TwoStage Least Squares
To perform TwoStage Least Squares (TSLS) or Instrumental Variables (IV) estimation you need instruments that are correlated with your independent variables, but not correlated with the errors of your model. In the wage model, we will need some variables that are correlated with education, but not with the model’s errors. We propose that mother’s education (mothereduc) is suitable. The mother’s education is unlikely to enter the daughter’s wage equation directly, but it is reasonable to believe that daughters of more highly educated mothers tend to get more education themselves. These propositions can and will be be tested later. In the meantime, estimating the wage equation using the instrumental variable estimator is carried out in the following example. First, load the mroz. gdt data into gretl. Then, to open the basic gretl dialog box that computes the IV estimator choose Model>Instrumental Variables>TwoStage Least Squares from the pulldown menu as shown below in Figure 10.1. This opens the dialog box shown in Figure 10.2.
Figure 10.1: Twostage least squares estimator from the pulldown menus 
In this example we choose l_wage as the dependent variable, put all of the desired instruments into the Instruments box, and put all of the independent variables, including the one(s) measured with error, into the Independent Variables box. If some of the righthand side variables for the model are exogenous, they should be referenced in both lists. That’s why the const, exper, and sq_exper variables appear in both places. Press the OK button and the results are found in Table 10.1. Notice that gretl ignores the sound advice offered by the authors of your textbook and computes an R2. Keep in mind, though, gretl computes this as the squared correlation between observed and fitted values of the dependent variable, and you should resist the temptation to interpret R2 as the proportion of variation in l_wage accounted for by the model.
If you prefer to use a script, the syntax is very simple.
TSLS, using observations 1428
Dependent variable: Lwage
Instrumented: educ
Instruments: const mothereduc exper sq_exper
Coefficient 
Std. Error 
z 
pvalue 

const 
0.198186 
0.472877 
0.4191 
0.6751 
educ 
0.0492630 
0.0374360 
1.3159 
0.1882 
exper 
0.0448558 
0.0135768 
3.3039 
0.0010 
sq_exper 
0.000922076 
0.000406381 
2.2690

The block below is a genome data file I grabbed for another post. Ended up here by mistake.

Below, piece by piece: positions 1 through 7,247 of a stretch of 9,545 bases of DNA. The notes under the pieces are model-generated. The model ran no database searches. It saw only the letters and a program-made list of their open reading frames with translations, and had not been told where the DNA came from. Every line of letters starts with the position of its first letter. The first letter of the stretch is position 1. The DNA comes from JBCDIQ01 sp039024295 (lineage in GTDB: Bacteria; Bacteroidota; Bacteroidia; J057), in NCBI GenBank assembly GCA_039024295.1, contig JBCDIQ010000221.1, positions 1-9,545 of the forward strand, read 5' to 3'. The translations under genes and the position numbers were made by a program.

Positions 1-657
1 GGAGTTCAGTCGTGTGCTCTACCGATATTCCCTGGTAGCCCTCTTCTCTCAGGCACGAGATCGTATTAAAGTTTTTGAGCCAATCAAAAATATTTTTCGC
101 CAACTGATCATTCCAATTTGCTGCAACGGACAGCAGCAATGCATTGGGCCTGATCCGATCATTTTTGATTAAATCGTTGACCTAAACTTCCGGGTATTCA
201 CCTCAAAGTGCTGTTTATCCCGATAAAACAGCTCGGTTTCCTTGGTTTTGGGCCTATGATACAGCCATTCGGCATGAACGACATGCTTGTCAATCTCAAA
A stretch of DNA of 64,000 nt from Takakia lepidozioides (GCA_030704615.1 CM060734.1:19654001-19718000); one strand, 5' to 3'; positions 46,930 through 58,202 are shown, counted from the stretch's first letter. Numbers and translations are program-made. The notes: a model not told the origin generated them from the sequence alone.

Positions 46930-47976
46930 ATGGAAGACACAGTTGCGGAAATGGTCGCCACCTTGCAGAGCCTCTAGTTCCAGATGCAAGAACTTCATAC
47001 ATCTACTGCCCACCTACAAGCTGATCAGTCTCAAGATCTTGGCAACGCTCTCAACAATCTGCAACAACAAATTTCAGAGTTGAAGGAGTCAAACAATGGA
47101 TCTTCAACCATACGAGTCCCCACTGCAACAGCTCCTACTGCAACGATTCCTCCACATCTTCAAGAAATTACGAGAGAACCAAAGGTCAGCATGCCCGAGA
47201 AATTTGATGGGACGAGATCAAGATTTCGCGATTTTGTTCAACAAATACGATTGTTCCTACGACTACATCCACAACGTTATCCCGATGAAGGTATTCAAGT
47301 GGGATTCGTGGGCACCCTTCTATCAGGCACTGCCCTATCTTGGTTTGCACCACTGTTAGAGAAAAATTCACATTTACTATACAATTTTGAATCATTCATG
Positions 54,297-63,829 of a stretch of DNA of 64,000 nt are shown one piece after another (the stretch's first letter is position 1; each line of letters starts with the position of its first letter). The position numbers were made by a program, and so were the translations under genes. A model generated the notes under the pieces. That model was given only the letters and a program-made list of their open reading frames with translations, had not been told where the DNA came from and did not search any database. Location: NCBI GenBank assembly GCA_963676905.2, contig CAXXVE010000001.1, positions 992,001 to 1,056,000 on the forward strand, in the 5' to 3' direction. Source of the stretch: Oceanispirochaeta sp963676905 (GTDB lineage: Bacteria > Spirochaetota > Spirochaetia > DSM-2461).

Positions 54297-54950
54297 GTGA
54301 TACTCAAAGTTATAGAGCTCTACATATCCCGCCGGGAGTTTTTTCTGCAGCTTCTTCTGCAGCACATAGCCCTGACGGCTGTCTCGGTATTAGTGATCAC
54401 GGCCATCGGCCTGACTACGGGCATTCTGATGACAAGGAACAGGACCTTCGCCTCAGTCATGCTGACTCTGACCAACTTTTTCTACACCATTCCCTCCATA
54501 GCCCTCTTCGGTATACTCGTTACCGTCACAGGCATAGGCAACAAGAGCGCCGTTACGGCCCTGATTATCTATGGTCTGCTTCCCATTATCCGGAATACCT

0.0233 
Mean dependent var 1.190173 S. D. dependent var 0.723198 
Sum squared resid 195.8291 S. E. of regression 0.679604
R2 0.135417 Adjusted R2 0.129300
F(3,424) 7.347957 Pvalue(F) 0.000082
Loglikelihood 3127.203 Akaike criterion 6262.407
Schwarz criterion 6278.643 HannanQuinn 6268.819
Table 10.1: Results from twostage least squares estimation of the wage equation.
t3l3
depvar indepvars; instruments —vcv (print covariance matrix)
—robust (robust standard errors)
—liir. l (use Limited Information Maximum Likelihood)
—gram (use the Generalized Method of Moments)
tsls yl 0 y2 y3 xl x2 ; 0 xl x2 хЗ x4 x5 x6
The basic syntax is this: tsls y x ; z, where y is the dependent variable, x are the regressors, and z the instruments. Thus, the gretl command tsls calls for the IV estimator to be used and it is followed by the linear model you wish to estimate.
The script for the example above is
1 list x = const educ exper sq_exper
2 list z = const exper sq_exper mothereduc
3 tsls l_wage x ; z
In the script, the regressors for the wage equation are collected into a list called x. The instruments, which should include all exogenous variables in the model including the constant, are placed in the list called z. Notice that z includes all of the exogenous variables in x. Here the dependent variable, y, is replaced with its actual value from the example, (l_wage).
1 smpl wage>0 —restrict
2 ols educ z
3 series educ_hat = $yhat
Notice that the sample had to be restricted to those wages greater than zero using the —restrict option. If you fail to do this, the first stage regression will be estimated with all 753 observations instead of the 428 used in tsls. TSLS is implicitly limiting the first stage estimation to the nonmissing values of l_wage. You can see that the coefficient estimates are the same as those in Table 10.1, but the standard errors are not.
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